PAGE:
A wide range of interested parties are contemplating the growth prospects for future growth in the prepaid card market. The unusual Green Dot (GDOT) IPO that is currently going to market is providing some existing shareholders with the opportunity to monetize a portion of their holdings. Green Dot will not receive any proceeds from the estimated $130 million IPO. Its shares will be available for purchase by new investors and the remaining shareholders will have a market for selling shares in the future, including the prospect of a market priced sale of Green Dot. Some key questions are worth exploring. What is driving the "prepaid card" market? What is the upside? Are prepaid cards destined to become an "every day" high usage card for the mass market?The payment applications covered by "prepaid cards" has been expanding over the past 15 years, expanding the volume of cards issued and transactions processed. Both "open" and "closed" prepaid cards still exist. The more dramatic growth has occurred with "open" cards, which are issued in conjunction with a branded payment transaction network like Visa, MasterCard, American Express, or Discover. In effect, these open, preloaded debit cards have expanded as a result of new end user defined purposes, such as government benefits, health insurance payment cards, employee payroll cards, and sponsored prepaid cards sold at retailers (e.g., Green Dot has branded national retailers like Wal-Mart, CVS, Walgreen's) or rebate cards (e.g., cell phone carriers).
A number of estimates have been published by others to describe the size and growth rate for all forms of prepaid cards. Let's use a compilation of some of these estimates: initial prepaid card issuing preloaded dollar value falls in a range of between $6 billion and $12 billion a year. Prepaid card issuing dollar value and transactions processed growth rates fall in an annual range of 12% to 30%. The average transaction dollar value is between $15 and $25. And the fees for reloadable prepaid debit cards can add up to between $20 and $40 per month depending on the issuer's fee schedule. These fees are at the crux of the business model for firms like Green Dot.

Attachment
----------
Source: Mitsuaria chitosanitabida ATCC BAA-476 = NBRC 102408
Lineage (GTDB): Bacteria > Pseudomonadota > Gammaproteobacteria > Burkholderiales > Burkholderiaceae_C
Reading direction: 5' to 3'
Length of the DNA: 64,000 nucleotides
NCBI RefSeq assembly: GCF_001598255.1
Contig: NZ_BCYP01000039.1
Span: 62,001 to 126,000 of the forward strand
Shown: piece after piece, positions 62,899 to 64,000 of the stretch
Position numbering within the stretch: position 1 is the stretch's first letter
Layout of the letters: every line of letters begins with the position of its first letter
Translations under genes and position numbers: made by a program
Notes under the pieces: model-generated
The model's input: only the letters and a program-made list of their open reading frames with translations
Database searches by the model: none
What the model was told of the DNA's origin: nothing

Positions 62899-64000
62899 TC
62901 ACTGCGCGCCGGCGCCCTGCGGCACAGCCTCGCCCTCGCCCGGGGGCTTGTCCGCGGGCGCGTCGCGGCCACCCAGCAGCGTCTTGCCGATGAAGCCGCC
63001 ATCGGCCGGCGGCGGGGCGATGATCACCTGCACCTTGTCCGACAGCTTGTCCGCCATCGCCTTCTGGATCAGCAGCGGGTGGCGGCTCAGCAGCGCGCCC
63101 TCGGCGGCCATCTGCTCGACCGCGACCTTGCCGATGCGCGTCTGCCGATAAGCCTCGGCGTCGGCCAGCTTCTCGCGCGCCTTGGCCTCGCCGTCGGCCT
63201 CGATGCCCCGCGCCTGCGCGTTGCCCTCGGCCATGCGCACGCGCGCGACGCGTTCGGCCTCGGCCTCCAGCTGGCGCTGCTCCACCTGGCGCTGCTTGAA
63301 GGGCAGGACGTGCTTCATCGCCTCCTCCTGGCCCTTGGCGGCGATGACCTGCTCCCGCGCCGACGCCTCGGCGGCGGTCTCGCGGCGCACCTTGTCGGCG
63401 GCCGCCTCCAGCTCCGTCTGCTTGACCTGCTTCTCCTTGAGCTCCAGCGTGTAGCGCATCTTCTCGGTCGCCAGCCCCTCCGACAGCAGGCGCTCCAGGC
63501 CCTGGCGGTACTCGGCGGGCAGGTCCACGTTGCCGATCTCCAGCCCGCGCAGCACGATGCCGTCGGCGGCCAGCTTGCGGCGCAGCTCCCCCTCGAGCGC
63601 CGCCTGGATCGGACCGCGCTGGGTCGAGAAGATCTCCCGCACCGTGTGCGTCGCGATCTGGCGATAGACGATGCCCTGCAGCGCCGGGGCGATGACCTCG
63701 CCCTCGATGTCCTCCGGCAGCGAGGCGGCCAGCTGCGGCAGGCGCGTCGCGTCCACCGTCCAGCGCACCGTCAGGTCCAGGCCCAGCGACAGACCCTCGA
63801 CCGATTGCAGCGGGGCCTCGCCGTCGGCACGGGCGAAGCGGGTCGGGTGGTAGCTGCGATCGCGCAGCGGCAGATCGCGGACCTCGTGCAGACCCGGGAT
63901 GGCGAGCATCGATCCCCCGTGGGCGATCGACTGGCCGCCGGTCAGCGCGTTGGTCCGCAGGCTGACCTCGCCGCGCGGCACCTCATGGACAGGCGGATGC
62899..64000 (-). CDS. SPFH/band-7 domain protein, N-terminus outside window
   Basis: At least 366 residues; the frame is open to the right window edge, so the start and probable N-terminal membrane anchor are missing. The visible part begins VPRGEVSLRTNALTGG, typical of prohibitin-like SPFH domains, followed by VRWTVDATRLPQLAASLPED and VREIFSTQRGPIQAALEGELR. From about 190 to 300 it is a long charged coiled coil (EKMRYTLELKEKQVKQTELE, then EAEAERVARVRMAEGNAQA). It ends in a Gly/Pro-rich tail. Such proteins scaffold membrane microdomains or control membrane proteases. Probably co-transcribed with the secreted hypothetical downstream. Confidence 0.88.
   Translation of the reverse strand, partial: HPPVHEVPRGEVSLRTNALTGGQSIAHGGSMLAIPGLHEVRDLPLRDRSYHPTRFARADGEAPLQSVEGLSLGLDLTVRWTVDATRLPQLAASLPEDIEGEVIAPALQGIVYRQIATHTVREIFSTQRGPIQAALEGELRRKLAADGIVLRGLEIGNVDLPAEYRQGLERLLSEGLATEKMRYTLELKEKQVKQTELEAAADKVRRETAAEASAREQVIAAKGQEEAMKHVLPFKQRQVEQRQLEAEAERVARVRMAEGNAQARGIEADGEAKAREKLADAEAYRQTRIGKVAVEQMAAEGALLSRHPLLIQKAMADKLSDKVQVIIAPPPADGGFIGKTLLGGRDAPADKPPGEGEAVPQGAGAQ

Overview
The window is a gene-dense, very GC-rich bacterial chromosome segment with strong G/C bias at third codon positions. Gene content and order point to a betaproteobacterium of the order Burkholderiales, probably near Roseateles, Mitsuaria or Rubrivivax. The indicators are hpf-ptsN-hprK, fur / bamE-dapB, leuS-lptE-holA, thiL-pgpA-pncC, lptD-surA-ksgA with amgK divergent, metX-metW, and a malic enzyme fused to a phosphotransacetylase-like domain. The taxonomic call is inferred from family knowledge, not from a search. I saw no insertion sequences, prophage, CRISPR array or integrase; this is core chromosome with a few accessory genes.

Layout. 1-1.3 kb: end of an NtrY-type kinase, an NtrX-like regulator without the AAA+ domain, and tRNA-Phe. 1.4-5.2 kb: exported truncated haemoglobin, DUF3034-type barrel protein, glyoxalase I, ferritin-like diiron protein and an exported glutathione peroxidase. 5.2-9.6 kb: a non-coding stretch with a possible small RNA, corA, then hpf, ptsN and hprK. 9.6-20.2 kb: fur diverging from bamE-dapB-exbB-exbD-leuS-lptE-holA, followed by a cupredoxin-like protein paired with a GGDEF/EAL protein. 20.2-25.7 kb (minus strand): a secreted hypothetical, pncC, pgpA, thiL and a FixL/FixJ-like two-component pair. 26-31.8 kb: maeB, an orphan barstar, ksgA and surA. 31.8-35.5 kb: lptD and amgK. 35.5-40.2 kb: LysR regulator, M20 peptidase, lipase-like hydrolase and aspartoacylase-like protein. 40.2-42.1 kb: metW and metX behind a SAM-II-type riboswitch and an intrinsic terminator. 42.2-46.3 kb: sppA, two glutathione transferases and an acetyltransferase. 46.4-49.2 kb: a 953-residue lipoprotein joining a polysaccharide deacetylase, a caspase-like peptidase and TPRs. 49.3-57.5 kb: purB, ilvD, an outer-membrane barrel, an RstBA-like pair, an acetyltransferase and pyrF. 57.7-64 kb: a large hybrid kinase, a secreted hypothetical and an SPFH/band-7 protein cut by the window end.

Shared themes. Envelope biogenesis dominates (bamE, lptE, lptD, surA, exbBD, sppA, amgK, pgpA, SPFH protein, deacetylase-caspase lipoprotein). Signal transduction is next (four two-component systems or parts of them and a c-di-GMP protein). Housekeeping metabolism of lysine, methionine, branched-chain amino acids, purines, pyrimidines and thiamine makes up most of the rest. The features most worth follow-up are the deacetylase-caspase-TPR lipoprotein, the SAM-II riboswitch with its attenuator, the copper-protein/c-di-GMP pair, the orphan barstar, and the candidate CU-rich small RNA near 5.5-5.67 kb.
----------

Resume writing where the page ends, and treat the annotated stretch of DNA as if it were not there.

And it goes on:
For those that want to take a deeper dive into the details, check out Michelle Jun's analysis (on behalf of the Consumers Union) that was published in August 2009, "Prepaid Cards: Second-Tier Bank Account Substitutes." Essentially, I view this analysis as a documentation of how the prepaid debit card market is designed to serve underbanked and unbanked consumers with an uninsured transaction account that offers the convenience of EFT/POS and ATM networks on a pay as you use it business model. The issuer and transaction processing entities generate revenue from a disclosed fee schedule that will garner more regulatory attention in the future. I do not see a prepaid card as a good fit for the vast majority of consumers that already have a checking account and debit card.
If most consumers are not good candidates for high usage, prepaid debit cards, then one must consider when this prepaid market will hit the wall and stop growing in the US. Probing for answers leads to a review of when the higher growth prepaid card applications will stop growing or adding new cards, to the base (e.g., payroll cards). A companion review of reloadable transaction volumes adds a second dimension to the answer. If both dimensions hit slower growth rates, then the overall prepaid card market will slow down to single digit growth rates and the buzz will fade away.
On the other hand, big stakeholders like the branded card platforms and networks are ready to make investments should any of them conclude that prepaid card growth prospects have at least a five year horizon. For example, American Express bought Revolution Money in November 2009 and Intuit bought ECHO in December 2007. I expect to see a few more deals in the prepaid market.
Bill Bradway, founder and managing director of Bradway Research LLC, analyzes the business strategies and IT investments of US banks and credit unions.